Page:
Last night veteran journalist Bill Blakemore gave the keynote presentation at St. Lawrence University's Climate Change Forum. That talk has been publicized all over the North Country, and Blakemore appeared on NCPR Thursday, so you may have known about that already. But chances are, you didn't know about the surprise flash mob.

Earlier in the semester, the organizing committee for the Forum asked St. Lawrence art professor Peter Nelson to come up with an installation related to the theme of climate change. But as Nelson was coming up with an idea, it dawned on him that the materials and energy needed to create a typical installation would be wasteful, and go against the whole spirit of the event. So instead, he came up with a way to transform Eben Holden Hall into a forest grove, using only the human voice.  Go to full article
Lunchtime in the mess hall. Photo: Natasha Haverty
Lunchtime in the mess hall. Photo: Natasha Haverty

Special report: A look inside Moriah Shock Prison

Two years ago, Moriah Shock Prison near Port Henry was next on the list of correctional facilities New York State wanted to close. Camp Gabriels near Saranac Lake and the Summit Shock Prison near Albany had already been shut down, and the prisons in Lyon Mountain and Ogdensburg were also on the chopping block.

But the local community and Essex County officials rallied enough support to keep Moriah open. Today, 188 men live on the spartan campus, set in a former mining facility at the foothills of the Adirondack Mountains.

Corrections officers and some inmates at Moriah Shock say the prison's program offers a fresh start to men willing to work hard. But a quarter-century after the state's "shock" program was created, the question of whether it really works remains unresolved.

[CORRECTION: Martin Horn was misidentified earlier as former commissioner of New York's Department of Corrections. He is former commissioner of New York City's Department of Correction and Department of Probation, and headed Pennsylvania's Department of Corrections.]  Go to full article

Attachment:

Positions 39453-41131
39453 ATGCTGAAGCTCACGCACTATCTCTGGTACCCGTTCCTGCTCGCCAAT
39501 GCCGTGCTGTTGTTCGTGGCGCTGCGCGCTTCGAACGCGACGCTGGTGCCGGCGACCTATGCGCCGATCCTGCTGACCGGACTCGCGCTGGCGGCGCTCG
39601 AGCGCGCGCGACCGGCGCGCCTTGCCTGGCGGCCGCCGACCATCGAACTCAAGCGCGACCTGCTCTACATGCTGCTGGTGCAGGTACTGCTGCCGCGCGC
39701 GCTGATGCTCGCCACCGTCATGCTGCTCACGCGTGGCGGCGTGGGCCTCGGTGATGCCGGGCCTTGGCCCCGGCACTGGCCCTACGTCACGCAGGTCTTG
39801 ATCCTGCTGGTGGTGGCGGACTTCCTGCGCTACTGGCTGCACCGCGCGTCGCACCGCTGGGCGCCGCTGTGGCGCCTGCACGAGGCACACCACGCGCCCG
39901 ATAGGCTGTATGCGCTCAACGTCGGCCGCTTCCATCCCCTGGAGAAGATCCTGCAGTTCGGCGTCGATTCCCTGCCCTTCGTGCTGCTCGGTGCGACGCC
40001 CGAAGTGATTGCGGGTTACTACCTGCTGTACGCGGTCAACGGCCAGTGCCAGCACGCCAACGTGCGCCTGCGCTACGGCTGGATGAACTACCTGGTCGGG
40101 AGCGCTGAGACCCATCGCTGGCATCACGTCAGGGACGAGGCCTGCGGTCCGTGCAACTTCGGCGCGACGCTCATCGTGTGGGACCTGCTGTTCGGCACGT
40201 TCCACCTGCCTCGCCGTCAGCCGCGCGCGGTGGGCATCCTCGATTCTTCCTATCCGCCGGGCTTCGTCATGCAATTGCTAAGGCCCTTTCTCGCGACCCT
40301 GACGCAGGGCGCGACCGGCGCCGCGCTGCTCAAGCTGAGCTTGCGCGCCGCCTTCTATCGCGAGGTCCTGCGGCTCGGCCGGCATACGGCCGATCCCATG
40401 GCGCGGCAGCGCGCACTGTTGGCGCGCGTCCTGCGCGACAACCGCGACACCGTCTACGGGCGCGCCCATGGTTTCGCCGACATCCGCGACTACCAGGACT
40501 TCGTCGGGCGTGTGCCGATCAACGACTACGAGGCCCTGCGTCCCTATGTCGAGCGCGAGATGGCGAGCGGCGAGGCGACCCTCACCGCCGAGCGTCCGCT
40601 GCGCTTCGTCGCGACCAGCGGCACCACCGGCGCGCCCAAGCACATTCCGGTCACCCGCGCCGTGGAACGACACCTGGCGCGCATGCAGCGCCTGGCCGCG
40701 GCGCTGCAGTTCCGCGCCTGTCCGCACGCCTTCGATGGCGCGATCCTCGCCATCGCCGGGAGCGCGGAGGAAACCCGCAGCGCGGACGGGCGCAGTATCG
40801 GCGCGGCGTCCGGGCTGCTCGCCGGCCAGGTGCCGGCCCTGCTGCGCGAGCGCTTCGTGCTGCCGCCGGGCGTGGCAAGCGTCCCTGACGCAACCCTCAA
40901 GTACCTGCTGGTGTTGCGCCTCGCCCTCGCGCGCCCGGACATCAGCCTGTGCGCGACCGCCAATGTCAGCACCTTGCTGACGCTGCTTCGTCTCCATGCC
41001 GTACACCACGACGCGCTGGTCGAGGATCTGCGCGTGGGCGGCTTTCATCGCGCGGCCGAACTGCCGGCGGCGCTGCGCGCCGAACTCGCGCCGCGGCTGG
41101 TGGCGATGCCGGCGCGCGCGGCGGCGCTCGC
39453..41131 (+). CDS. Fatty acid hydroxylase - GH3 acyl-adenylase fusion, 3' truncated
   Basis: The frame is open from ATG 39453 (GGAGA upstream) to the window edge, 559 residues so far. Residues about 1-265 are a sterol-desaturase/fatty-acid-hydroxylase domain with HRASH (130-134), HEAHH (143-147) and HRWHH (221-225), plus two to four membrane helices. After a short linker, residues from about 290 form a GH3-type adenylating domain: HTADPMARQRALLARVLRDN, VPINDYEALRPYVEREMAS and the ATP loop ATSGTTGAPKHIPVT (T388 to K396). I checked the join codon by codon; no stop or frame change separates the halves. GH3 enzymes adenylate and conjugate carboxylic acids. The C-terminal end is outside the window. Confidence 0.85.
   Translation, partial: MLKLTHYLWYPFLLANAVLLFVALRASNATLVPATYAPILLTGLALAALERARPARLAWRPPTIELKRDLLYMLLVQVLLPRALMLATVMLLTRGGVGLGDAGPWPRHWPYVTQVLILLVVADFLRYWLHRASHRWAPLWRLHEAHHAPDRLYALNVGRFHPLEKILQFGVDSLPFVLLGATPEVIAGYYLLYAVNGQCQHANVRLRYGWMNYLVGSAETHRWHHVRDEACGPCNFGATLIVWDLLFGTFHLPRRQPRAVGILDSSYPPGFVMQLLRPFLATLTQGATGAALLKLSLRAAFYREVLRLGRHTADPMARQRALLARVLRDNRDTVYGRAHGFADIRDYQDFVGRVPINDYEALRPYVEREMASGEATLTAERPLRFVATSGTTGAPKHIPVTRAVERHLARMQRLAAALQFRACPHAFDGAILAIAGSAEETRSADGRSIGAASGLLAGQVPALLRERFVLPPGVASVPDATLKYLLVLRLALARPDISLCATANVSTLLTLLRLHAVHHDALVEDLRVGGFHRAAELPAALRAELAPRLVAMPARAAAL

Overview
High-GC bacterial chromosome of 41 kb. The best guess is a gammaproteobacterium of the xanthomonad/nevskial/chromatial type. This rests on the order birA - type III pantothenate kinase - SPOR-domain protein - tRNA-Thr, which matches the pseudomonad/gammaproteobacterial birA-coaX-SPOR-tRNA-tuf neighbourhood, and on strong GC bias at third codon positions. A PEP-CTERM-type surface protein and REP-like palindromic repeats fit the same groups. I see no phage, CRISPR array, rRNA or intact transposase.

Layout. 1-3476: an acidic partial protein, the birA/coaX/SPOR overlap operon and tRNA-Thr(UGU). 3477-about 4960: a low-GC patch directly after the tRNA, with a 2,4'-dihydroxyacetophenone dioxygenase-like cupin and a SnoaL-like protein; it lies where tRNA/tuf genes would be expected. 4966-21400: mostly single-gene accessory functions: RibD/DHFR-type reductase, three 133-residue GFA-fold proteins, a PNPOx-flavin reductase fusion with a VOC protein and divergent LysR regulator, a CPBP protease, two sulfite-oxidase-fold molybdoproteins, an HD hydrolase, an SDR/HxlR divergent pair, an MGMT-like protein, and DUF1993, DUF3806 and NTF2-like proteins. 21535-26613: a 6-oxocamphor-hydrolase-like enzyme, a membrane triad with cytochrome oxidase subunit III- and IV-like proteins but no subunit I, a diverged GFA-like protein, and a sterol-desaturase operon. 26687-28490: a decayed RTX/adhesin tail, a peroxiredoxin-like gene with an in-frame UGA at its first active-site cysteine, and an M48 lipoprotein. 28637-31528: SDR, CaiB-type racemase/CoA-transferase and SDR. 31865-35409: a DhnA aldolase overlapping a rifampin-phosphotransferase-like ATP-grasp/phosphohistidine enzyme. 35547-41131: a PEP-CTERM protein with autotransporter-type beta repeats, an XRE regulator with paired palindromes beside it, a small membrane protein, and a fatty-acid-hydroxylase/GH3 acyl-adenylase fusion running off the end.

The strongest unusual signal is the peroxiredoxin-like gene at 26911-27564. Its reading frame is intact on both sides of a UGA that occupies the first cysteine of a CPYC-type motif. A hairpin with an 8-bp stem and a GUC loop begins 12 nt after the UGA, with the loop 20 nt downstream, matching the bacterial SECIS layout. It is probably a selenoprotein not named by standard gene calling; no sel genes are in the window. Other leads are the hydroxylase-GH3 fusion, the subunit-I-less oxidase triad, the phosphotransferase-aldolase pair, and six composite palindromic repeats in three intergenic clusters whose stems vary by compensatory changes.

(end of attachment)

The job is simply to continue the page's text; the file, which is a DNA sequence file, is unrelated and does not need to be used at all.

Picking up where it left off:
The student center at St. Lawrence University.
The student center at St. Lawrence University.

Heard Up North: Looking for the heart of Saturday night

The student center at St. Lawrence University has a vaulted wooden ceiling and a wide column of open space down the middle, giving it the feel of an Adirondack concert hall.

Late on Saturday night, the bottom floor is noisy with groups of friends getting pizza or playing pool; the ground floor is dotted with pairs of students leaning into each other; and on the top floor, a few lone students are scattered in giant armchairs silently studying or texting. And on some Saturday nights, one young man comes up to the top floor and plays the piano.  Go to full article
Photo: Village of Massena
Photo: Village of Massena

Village of Massena may bring back youth curfew

The village of Massena is considering reviving a 40-year-old curfew. In the past couple decades, juvenile curfews have been challenged by groups like the American Civil Liberties Union and often failed constitutional tests in the courts. But the Massena police are confident that this one passes the test.  Go to full article
The Palace Theater in Lake Placid, late on a Saturday night. Photos: Natasha Haverty
The Palace Theater in Lake Placid, late on a Saturday night. Photos: Natasha Haverty

The Last Picture Show? The future of small movie theaters in the North Country

The last decade or so, the North Country has seen a rebirth of its small-town movie theaters. Screens from Tupper Lake to Indian Lake to Ausable Forks have reopened. From Canton to Old Forge, small cinemas are often a big part of the local nightlife, offering a spark of light and glitz.

But the movie industry is changing, shifting fast from old-fashioned film projectors to new, high-tech digital systems. As Natasha Haverty reports, the price tag for that conversion is high and some North Country theater owners worry they might not survive the transition.  Go to full article